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I’ve read that pro gear should use balanced connections, but I’ve been looking for a mixer recently and find that most have unbalanced insert points. My interface uses balanced I/O, as does most of my outboard gear. What gives?
I have a Casio PX310 digital piano. When jacks are inserted into the (quarter-inch) line out sockets, the onboard speakers are not muted. They are muted when headphones (or a jack) are inserted...
Can I link the S/PDIF out of my Boss DR-880 to the S/PDIF input of my Focusrite Scarlett 8i6 audio interface and get good results?
My room is not ideally treated, especially in the corners near my monitors, which have no bass traps. Would it help to use monitors with bass ports on the front.
I’m an aspiring electronic musician, and am hoping to create some stuff with real shaking low-end impact, but the interaction between kick and bass still puzzles me.
I have three laptops in the house, all of which produce various sparks and flashes at the mains end when plugged into the wall.
I’ve put a lot of effort into creating and editing a recording of a solo mandolin. Although I like the final result a lot, on reflection the tone seems too trebly and cold.
I’m working on an acoustic track and would like my vocalist to sing backing vocals in a more ‘breathy’ way. Are you able to offer some vocal coaching tips that I can ask him to try?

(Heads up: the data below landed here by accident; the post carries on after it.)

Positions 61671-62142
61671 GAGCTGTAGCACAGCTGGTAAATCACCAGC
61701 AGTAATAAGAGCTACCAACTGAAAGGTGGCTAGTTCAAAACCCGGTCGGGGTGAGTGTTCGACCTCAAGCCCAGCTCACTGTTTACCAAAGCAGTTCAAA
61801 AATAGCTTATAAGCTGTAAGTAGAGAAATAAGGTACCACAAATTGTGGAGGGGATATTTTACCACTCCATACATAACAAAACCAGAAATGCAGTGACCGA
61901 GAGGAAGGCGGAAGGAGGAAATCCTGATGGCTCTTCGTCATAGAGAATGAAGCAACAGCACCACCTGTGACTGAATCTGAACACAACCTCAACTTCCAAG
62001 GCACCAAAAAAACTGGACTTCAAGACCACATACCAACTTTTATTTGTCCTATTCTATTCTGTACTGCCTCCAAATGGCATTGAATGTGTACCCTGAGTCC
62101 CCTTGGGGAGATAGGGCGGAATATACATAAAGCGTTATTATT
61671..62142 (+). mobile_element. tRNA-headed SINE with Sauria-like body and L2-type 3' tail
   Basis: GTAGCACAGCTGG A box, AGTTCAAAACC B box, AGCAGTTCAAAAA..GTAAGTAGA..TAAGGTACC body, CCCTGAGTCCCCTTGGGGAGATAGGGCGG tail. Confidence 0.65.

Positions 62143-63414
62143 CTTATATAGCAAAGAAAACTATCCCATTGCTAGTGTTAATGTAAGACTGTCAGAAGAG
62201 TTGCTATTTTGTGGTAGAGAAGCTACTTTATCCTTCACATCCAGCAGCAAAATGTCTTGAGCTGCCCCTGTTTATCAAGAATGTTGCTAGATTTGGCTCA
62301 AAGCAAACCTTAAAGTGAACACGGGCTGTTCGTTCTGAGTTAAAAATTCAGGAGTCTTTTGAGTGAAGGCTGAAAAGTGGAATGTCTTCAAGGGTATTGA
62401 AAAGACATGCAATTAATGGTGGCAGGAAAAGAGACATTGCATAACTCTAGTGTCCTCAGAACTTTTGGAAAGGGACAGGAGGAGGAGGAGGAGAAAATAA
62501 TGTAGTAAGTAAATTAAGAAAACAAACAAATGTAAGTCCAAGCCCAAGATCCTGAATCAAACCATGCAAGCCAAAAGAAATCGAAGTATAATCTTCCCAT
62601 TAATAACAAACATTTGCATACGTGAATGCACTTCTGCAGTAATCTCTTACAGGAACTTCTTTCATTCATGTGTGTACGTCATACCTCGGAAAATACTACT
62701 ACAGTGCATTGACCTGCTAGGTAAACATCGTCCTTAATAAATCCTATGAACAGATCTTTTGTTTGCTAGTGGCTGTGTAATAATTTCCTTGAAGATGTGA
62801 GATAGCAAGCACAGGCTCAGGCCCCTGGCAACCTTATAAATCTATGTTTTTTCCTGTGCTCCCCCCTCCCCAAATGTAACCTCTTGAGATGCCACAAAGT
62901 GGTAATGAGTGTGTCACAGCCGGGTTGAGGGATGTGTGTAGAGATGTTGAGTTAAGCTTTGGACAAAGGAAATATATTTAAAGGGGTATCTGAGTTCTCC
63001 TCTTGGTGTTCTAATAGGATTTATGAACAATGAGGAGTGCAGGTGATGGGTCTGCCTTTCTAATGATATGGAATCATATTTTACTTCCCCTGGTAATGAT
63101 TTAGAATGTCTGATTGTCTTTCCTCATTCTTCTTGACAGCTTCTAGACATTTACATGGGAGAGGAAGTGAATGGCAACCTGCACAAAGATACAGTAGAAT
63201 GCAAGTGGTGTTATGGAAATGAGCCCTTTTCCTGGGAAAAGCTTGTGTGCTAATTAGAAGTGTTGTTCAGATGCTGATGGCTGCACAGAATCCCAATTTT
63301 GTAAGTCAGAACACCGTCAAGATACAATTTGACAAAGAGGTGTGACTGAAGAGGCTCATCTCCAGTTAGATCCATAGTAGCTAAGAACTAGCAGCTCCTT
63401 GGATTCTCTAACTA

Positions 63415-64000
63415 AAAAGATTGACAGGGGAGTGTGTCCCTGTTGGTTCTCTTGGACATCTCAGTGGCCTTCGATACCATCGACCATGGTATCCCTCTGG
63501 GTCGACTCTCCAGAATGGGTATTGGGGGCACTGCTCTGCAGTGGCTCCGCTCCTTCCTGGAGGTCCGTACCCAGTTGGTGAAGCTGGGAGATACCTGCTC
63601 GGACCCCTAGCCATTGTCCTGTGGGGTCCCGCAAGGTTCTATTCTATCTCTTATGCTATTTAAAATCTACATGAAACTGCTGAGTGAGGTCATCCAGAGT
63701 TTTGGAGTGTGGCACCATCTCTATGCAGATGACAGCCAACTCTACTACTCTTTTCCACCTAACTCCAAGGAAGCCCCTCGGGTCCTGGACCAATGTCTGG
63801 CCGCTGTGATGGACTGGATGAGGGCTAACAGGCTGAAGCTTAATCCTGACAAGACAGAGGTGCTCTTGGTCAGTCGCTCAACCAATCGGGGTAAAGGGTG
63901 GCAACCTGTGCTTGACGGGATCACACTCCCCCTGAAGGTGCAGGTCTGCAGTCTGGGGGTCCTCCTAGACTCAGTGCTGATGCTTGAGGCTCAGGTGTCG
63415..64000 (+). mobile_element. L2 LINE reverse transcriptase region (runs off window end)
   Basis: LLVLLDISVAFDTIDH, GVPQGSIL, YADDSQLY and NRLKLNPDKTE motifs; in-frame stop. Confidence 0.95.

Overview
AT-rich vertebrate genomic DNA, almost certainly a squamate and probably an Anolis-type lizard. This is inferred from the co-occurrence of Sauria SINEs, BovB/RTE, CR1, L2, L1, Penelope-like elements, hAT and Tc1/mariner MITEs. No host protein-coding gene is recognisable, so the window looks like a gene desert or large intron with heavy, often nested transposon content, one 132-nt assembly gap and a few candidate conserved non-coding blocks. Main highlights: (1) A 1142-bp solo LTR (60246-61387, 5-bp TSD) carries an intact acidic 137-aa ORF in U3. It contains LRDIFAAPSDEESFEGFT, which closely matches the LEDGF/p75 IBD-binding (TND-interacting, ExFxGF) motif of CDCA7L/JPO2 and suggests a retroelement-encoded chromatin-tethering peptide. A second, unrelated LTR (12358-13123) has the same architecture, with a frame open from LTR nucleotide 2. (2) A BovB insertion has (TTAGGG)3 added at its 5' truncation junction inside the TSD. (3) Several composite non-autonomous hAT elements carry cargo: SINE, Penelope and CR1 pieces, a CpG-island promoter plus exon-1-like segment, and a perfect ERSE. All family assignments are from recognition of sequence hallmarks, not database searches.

In the May 2015 Mix Rescue article, Mike Senior talks about how he bounced out a mix any number of times to compare it to his references. I understand the purpose of referencing, but what I don’t understand is why he bounced out the mix.
I’ve been using the Haas delay effect to add some nice width to my guitar parts. It sounds great, but I’ve noticed that when I listen in mono my guitars pretty much disappear from the mix. Is there any way at all to make this sort of thing more mono-friendly?
When I sit at my listening position, at the apex of an equilateral triangle with my monitors, everything sounds OK. When I shift my head things that were panned centrally move immediately to the side, and seem to come just out of that one speaker. Is this the way it’s supposed to be?
I get the impression that manufacturing tolerances for mid-range and cheaper microphones are not always as tight as one would desire. If I found a mic I liked, and were then to go out and buy that model of mic, might the one I tested and the one I bought sound significantly different?
I’m seeking some guidance on why I’m unable to record from my guitar amp straight to my audio interface.